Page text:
U.S. billionaire philanthropist Bill Gates unveiled on Tuesday in Beijing a futuristic toilet that doesn’t need water or sewers and uses chemicals to turn human waste into fertilizer.
The Microsoft Corp co-founder, who a day earlier was one of the high profile guests at a major trade event in Shanghai, also lauded the globalized and free trade systems that made the toilet technology possible.
“I honestly believe trade allows every country to do what it’s best at,” he told Reuters in an interview on Tuesday.
“So when I talk about components of this toilet being made in China, others in Thailand, others in the United States - you really want to be bringing together all of that IQ so that you’re getting that combination.”
Gates’ trip comes amid trade tension between China and the United States, the world’s two largest economies, which have slapped tit-for-tat tariffs on goods worth billions of dollars.
The toilet, which Gates said was ready for sale after years of development, is the brainchild of research projects funded by the Bill and Melinda Gates Foundation, the world’s biggest private philanthropy organization.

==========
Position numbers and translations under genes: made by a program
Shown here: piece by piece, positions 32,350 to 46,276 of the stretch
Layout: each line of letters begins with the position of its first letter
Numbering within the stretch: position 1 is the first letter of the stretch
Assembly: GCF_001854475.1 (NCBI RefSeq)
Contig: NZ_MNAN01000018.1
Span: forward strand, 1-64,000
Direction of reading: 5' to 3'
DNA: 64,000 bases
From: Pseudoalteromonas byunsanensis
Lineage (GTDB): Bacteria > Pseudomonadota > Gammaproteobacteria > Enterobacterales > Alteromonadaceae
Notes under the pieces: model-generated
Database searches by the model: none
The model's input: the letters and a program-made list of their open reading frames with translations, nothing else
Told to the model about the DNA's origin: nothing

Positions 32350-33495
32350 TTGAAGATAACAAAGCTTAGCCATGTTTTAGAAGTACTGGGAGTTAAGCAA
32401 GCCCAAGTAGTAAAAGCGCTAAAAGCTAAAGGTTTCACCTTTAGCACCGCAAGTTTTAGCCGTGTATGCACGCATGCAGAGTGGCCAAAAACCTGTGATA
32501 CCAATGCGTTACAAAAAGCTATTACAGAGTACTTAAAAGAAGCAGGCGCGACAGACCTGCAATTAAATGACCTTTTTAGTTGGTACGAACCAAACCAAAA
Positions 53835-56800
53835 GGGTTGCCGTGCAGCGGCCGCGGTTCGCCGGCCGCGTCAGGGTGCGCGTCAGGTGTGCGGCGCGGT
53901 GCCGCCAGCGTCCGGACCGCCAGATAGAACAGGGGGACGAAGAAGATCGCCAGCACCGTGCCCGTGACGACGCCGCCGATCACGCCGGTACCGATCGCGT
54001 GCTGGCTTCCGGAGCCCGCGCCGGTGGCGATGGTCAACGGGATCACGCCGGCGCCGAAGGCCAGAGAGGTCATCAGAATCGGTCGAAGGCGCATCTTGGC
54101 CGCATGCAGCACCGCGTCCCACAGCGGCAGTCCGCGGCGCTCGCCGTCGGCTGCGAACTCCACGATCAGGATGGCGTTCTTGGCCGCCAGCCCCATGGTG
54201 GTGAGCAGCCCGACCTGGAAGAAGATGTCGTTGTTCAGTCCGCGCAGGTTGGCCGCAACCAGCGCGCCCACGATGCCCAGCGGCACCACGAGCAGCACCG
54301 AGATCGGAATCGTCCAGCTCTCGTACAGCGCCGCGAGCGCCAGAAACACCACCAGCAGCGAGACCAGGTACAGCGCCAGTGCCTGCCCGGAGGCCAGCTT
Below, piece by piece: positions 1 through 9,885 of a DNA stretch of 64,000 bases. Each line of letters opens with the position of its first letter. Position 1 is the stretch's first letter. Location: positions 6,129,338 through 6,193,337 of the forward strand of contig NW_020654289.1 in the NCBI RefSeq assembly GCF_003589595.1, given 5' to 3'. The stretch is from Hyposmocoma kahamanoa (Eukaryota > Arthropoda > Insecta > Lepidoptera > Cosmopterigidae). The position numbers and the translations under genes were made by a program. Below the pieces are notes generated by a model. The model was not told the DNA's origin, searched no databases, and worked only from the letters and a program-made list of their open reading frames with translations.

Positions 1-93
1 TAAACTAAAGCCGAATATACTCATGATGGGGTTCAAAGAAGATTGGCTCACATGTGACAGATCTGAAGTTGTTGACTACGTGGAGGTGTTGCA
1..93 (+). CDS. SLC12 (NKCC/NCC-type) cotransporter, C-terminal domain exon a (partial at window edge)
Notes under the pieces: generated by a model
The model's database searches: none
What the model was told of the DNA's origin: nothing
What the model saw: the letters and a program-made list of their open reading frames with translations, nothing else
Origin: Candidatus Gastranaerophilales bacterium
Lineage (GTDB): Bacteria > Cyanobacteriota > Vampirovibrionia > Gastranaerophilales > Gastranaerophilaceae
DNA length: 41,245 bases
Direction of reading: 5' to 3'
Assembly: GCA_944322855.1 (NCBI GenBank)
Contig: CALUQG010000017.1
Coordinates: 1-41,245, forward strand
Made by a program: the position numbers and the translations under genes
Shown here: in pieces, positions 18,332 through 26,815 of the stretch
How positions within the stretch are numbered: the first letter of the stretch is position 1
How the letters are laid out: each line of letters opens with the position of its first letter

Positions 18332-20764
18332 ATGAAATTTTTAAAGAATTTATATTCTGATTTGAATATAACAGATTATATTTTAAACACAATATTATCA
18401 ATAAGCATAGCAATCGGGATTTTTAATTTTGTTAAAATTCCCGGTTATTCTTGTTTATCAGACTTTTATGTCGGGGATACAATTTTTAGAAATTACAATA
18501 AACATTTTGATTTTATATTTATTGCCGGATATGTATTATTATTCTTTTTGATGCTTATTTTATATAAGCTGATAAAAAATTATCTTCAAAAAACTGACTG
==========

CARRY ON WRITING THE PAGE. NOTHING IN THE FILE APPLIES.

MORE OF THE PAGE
There are multiple designs of the toilet but all work by separating liquid and solid waste.
“The current toilet simply sends the waste away in the water, whereas these toilets don’t have the sewer. They take both the liquids and solids and do chemical work on it, including burning it in most cases,” Gates told Reuters.
He compared the change from traditional toilets to waterless models as similar to development in computing around the time he founded Microsoft in the mid-1970s.
“In the way that a personal computer is sort of self contained, not a gigantic thing, we can do this chemical processing at the household level,” he said.
Poor sanitation kills half a million children under the age of five annually and costs the globe over $200 billion a year in healthcare costs and lost income, according to the foundation.
Gates’ foundation has committed roughly $200 million to the toilet project and expects to spend the same amount again before the toilets are viable for wide-scale distribution.
“This year the volume of toilets will literally be in the 100s while people are still kicking tires (testing them),” Gates said.
During a speech at the Beijing event, Gates held up a clear jar of human faeces to illustrate the importance of improving sanitation.
Gates said the next step for the project is to pitch the concept to manufacturers, saying he expects the market for the toilets to be over $6 billion by 2030.